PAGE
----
While ArviZ supports plotting from familiar datatypes, such as dictionaries and numpy arrays, there are a couple data structures central to ArviZ that are useful to know when using the library.

They are * xarray.Dataset * arviz.InferenceData * NetCDF

Bayesian Inference generates numerous datasets that represent different aspects of the model. For example in a single analysis a Bayesian practioner could end up with any of the following data. * Prior Distribution for N number of variables * Posterior Distribution for N number of variables * Prior Predictive Distribution * Posterior Predictive Distribution * Trace data for each of the above * Sample statistics for each inference run * Whatever else

Data from probabilistic programming is naturally high dimensional. To
add to the complexity ArviZ must handle the data generated from multiple
Bayesian Modeling libraries, such as pymc3 and pystan. This is an
application that the *xarray* package handles quite well. The xarray
package lets users manage high dimensional data with human readable
dimensions and coordinates quite easily.

Although seemingly more complex at a glance the Arviz devs believe that
the usage of *xarray*, *InferenceData*, and *NetCDF* will simplify the
handling, referencing, and serialization of data generated by MCMC runs.

To help get familiar with each, ArviZ includes some toy datasets. To
start an `az.InferenceData`

sample can be loaded from disk.

```
In [1]:
```

```
# Load the centered eight schools model
import arviz as az
data = az.load_arviz_data('centered_eight')
data
```

```
/home/ArviZUser/miniconda3/envs/arviz/lib/python3.6/importlib/_bootstrap.py:219: RuntimeWarning: numpy.dtype size changed, may indicate binary incompatibility. Expected 96, got 88
return f(*args, **kwds)
```

```
Out[1]:
```

```
Inference data with groups:
> posterior
> sample_stats
> posterior_predictive
> prior
> observed_data
```

In this case the `az.InferenceData`

object contains both a posterior
predictive distribution and the observed data, among other datasets.
Each group in InferenceData is both an attribute on `InferenceData`

and itself a `xarray.Dataset`

object.

```
In [2]:
```

```
# Get the posterior Dataset
posterior = data.posterior
posterior
```

```
Out[2]:
```

```
<xarray.Dataset>
Dimensions: (chain: 4, draw: 500, school: 8)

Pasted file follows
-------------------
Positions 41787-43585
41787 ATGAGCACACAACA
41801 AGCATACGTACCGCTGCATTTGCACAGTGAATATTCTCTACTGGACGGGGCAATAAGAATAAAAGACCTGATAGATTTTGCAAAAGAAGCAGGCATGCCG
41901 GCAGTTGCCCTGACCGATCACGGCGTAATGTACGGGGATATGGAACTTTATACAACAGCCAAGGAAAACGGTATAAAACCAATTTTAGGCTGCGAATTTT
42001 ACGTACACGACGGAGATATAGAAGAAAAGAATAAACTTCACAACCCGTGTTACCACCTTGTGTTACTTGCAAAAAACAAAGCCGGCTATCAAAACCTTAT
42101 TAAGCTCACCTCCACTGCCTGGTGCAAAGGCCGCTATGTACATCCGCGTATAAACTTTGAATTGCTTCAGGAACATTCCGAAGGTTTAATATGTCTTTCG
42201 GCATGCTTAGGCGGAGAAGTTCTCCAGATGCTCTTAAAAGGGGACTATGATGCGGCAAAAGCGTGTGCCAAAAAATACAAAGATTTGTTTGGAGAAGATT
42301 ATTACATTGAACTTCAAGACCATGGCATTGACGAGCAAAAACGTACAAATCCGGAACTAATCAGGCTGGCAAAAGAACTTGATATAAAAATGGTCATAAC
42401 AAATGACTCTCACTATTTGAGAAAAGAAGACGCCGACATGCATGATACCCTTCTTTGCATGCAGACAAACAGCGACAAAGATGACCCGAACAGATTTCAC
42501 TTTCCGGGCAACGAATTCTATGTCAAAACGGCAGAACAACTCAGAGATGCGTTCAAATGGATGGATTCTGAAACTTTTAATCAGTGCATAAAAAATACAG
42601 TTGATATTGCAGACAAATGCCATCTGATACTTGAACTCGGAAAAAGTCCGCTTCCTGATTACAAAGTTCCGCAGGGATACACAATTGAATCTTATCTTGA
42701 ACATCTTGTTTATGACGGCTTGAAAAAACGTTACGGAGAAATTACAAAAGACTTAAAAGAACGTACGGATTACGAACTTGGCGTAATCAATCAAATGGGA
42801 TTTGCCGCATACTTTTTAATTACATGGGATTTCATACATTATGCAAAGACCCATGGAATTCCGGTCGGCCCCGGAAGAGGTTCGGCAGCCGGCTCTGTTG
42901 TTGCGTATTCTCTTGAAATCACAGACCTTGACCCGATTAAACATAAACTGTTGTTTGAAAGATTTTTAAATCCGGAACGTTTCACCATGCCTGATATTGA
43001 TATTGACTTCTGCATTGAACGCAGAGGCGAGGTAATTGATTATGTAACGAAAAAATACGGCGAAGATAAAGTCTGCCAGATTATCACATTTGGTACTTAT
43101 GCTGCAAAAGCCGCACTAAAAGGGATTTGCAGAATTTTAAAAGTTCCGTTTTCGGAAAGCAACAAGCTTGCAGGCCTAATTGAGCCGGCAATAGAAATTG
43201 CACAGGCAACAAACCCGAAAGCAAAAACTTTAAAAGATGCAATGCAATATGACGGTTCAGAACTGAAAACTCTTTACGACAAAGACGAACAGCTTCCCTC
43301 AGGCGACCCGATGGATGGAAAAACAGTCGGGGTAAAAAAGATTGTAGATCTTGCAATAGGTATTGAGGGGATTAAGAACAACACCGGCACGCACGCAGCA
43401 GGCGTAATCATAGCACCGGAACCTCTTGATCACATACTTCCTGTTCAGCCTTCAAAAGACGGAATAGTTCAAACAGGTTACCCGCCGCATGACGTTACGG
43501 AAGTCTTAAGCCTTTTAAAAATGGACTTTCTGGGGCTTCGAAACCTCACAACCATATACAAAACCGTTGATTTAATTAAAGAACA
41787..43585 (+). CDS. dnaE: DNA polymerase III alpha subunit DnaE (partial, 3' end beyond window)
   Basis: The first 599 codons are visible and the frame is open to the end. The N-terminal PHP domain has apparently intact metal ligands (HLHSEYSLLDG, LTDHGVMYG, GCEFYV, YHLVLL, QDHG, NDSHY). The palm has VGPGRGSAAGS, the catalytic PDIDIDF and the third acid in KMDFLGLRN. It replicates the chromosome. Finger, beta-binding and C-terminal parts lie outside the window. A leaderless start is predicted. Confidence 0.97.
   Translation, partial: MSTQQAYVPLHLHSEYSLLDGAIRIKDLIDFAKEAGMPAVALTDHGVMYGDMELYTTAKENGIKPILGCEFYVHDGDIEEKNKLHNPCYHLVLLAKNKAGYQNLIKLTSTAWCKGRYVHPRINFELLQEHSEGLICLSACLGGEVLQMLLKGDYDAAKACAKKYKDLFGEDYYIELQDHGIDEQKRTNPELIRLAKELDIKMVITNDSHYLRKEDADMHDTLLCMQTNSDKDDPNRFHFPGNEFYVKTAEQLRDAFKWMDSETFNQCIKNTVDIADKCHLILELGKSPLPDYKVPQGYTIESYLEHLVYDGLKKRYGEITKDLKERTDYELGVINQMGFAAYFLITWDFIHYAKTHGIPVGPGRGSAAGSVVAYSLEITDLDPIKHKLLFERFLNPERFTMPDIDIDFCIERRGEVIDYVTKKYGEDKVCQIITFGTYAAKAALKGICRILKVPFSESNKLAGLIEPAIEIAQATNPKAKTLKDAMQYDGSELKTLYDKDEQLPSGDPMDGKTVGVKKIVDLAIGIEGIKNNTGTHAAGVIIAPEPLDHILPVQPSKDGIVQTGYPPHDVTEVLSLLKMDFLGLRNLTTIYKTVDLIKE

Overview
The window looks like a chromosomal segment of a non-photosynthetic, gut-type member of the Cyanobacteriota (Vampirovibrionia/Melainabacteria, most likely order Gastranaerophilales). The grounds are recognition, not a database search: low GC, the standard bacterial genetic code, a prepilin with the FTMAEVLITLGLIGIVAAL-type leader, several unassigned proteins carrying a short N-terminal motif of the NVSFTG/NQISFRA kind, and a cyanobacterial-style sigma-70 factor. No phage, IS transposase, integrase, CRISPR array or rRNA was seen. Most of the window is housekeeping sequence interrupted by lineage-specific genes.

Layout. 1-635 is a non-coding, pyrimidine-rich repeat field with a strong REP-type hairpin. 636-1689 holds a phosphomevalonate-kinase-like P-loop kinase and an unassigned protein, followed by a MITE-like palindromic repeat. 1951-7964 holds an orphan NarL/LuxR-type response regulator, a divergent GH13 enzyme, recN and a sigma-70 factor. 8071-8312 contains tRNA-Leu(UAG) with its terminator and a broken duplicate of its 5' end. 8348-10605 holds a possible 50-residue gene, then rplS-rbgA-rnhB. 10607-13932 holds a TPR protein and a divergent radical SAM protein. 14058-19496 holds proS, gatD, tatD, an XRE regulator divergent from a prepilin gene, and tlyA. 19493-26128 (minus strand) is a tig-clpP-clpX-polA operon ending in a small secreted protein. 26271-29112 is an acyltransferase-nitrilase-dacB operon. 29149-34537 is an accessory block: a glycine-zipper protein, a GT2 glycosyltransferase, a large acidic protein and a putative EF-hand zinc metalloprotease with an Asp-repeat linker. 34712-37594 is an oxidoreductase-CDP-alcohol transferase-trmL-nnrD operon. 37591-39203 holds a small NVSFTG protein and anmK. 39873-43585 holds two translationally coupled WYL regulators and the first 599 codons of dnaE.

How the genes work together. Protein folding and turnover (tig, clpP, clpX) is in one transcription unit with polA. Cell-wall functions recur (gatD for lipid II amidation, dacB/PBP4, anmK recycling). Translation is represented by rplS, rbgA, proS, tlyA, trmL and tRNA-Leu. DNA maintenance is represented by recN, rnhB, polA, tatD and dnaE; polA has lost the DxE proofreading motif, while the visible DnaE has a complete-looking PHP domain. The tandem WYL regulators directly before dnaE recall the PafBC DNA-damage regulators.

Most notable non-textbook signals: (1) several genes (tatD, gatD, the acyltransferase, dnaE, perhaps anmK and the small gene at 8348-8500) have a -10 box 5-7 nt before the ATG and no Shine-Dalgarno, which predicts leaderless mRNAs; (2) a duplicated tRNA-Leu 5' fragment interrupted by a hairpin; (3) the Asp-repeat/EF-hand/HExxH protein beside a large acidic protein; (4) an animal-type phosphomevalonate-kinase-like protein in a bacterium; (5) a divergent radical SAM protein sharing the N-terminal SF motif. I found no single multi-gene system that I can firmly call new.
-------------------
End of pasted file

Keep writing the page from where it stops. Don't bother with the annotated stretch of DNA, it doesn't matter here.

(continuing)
Coordinates:
* chain (chain) int64 0 1 2 3
* draw (draw) int64 0 1 2 3 4 5 6 7 8 9 10 11 12 13 14 15 16 17 18 19 ...
* school (school) object 'Choate' 'Deerfield' 'Phillips Andover' ...
Data variables:
mu (chain, draw) float64 ...
theta (chain, draw, school) float64 ...
tau (chain, draw) float64 ...
```

In our eight schools example the posterior trace consists of 3
variables, estimated over 4 chains. In addition this model is a
hierachial modes where values for the variable `theta`

are associated
with a particular school.

In xarray’s terminology, data variables are the actual values generated
from the MCMC draws, Dimensions are the axes on which refer to the data
variables and coordinates which are pointers to specific slices or
points in the `xarray.Dataset`

Observed data from the Eight Schools model can be accessed through the same method.

```
In [3]:
```

```
# Get the observed xarray
observed_data = data.observed_data
observed_data
```

```
Out[3]:
```

```
<xarray.Dataset>
Dimensions: (school: 8)
Coordinates:
* school (school) object 'Choate' 'Deerfield' 'Phillips Andover' ...
Data variables:
obs (school) float64 ...
```

It should be noted that the observed dataset contains only 8 data
variables and doesn’t have a chain and draw dimension or coordinates
unlike posterior. This difference in sizes is the motivating reason
behind *InferenceData*. Rather than force multiple different sized
arrays into one array, or force users to manage multiple objects
corresponding to different datasets, it is easier to hold references to
each *xarray.Dataset* in an *InferenceData* object.

NetCDF is a standard
for referencing array oriented files. In other words while,
*xarray.Dataset*s, and by extension *InferenceData*, are convenient
for accessing arrays in Python memory, *NetCDF* provides a convenient
mechanism for persistence of model data on disk. In fact the NetCDF
dataset was the inspiration between *InferenceData* as NetCDF4 supports
the concepts of groups. *InferenceData* merely wraps xarray.Dataset with
the same functionality,

Most users will not have to concern themselves with the *NetCDF*
standard but for completeness it is good to make its usage transparent.
It is also worth noting that the NetCDF4 file standard is interoperable
with HDF5 which may be familiar from other contexts.

Earlier in this tutorial *InferenceData* was loaded from a *NetCDF* file

```
In [4]:
```

```
data = az.load_arviz_data('centered_eight')
```

Similarly the *InferenceData* objects can be persisted tp disk in the
NetCDF format

```
In [5]:
```

```
data.to_netcdf("eight_schools_model.nc")
```

```
Out[5]:
```

```
'eight_schools_model.nc'
```

Additional documentation and tutorials exist for xarray and netcdf4.